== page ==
• Our members also attend universities state schools in different parts of the country to give talks to students in the hope of encouraging them to study law and consider a career at the Bar. We appreciate that to achieve long lasting improvements diversity at the Bar, we need to engage as early as possible and increase knowledge about the Bar to as diverse a group as possible. As part of the outreach to state school students, annually we host a selection of young students, in collaboration with PRIME and the firm, HFW, in Chambers, giving them talks on the bar and access to it, as well as a session on advocacy training. 
  • Some of our members also sit and have sat on committees whose work is specifically targeted towards promoting the equality, diversity, and inclusion. For example, one of our members sat on the COMBAR Equality and Diversity Committee for 13 years, including 3 years as its vice chair, and another 3 as its chair. In this position, the member assisted in setting up the Black Inclusion Group, which is a committee that looking into recruitment, retention and progression of black barristers at the Chancery, Commercial and Technology & Construction Bar. Another of our members sits on the committee.

In the context of our annual pupillage competition, we have also implemented several safeguards into the process that are designed to ensure that applicants from non-traditional backgrounds have a fair and effective opportunity to be successful and obtain pupillage with us. In particular, 

  • We use RARE’s contextual recruitment scheme in sifting through the first round of the competition. This scheme enables us to place academic results in context so as to enable us to identify candidates who have exceeded expectations and performed well above average for their secondary school. Accordingly, the RARE system identifies and awards additional scores to candidates who, for example, have got straight As from a school where the average grades might be, say, straight Cs.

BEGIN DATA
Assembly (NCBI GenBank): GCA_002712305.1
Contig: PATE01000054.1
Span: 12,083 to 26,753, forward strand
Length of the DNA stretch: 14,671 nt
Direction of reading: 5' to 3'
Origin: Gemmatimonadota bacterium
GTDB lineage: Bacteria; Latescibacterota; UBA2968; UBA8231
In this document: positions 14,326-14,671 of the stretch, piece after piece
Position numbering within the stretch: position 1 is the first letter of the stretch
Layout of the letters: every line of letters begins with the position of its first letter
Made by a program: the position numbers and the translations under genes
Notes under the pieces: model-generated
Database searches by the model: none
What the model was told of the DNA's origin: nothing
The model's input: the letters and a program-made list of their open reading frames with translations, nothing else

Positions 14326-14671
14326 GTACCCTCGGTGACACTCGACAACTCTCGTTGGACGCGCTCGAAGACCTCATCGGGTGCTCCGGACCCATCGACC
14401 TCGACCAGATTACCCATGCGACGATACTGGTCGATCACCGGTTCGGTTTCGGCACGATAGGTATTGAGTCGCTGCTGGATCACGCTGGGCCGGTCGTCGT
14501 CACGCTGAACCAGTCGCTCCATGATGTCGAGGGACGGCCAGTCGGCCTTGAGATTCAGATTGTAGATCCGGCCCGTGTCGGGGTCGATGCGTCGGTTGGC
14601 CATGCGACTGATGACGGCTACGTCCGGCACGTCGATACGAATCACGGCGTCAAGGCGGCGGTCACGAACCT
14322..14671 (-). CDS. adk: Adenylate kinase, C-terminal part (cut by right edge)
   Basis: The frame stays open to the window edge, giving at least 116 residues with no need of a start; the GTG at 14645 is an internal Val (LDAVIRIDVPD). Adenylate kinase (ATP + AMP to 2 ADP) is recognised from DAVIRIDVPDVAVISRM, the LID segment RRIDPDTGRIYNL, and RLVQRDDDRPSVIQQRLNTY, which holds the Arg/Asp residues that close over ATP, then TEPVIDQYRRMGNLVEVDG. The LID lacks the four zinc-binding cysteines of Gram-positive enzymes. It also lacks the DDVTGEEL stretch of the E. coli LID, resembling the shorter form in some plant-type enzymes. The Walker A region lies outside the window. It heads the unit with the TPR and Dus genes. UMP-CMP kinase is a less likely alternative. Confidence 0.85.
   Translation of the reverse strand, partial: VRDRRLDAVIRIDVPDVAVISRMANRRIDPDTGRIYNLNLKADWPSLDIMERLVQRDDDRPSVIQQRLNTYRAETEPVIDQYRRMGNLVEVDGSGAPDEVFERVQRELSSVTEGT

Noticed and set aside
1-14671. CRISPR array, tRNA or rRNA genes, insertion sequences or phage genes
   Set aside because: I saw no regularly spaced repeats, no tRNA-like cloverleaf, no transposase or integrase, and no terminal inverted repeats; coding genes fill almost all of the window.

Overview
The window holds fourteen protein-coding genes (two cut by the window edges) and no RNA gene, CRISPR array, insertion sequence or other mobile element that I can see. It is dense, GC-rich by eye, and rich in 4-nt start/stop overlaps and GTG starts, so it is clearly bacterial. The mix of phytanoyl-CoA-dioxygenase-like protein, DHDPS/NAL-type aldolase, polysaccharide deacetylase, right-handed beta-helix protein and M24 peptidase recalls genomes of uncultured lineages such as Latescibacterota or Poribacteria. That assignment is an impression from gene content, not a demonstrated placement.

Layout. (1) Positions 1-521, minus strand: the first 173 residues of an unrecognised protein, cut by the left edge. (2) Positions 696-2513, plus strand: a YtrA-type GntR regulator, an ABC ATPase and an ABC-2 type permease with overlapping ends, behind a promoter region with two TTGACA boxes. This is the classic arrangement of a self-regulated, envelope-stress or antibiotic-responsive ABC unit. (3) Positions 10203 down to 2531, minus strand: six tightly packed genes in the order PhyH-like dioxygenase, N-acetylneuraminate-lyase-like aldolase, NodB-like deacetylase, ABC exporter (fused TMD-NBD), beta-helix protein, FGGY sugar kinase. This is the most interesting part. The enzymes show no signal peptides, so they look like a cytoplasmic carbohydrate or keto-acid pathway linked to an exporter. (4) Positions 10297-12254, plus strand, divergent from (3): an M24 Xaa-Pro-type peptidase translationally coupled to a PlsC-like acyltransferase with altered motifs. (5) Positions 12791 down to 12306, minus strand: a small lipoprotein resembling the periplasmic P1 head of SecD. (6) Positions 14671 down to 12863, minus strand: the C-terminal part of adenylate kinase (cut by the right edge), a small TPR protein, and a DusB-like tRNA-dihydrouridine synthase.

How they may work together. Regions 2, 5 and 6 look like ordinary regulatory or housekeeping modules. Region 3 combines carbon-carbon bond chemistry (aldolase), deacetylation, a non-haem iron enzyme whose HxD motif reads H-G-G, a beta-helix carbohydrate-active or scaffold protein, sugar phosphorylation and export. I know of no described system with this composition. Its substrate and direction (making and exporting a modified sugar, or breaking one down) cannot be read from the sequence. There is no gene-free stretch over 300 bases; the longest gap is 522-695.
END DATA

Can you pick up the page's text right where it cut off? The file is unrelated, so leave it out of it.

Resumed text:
• We blind mark all applications made to us in the first round and the answers to tests sets received in the second round. By this, we mean that at the first round, the Members of Chambers who score candidates’ application forms are not told their gender, school, or any details about the candidates’ backgrounds (save for those that the candidate might reveal in their answers to the specific questions Quadrant include on the application form). In the second round, Members of Chambers scoring the answers to the test sets are given no information at all about the applicants’ backgrounds. The aim of this approach is to minimise the risk of unconscious biases affecting applicants’ prospects of progressing through the competition.
  • We do not award higher marks to applicants from Oxford University or Cambridge University as compared with other well-regarded universities. 
  • We aim to have a diverse range of Members of Chambers involved in the pupillage process, including as scorers and on interview panels with a view, once again, to minimising the manifestation of unconscious bias. We also ensure that the Members of Chambers involved in the process receive specific unconscious bias training before their involvement in the process. 
  • We employ the services of an external, independent, recruitment consultant to advice on the questions posed in our application, to train those in Chambers involved with pupillage selection, to help with the first sift of candidates, to offer pre-interview support to interviewees and to ask them for post-interview feedback which is used as part of the annual review of the pupillage process.

We appreciate that these safeguards do not, of themselves, solve the diversity, equality and inclusion issues that arise in the context of a pupillage competition, and as part of our commitment to promoting equality and diversity within our Chambers, we are constantly reviewing our processes, including with external specialist recruitment firms, to see what improvements and adjustments can be made to them.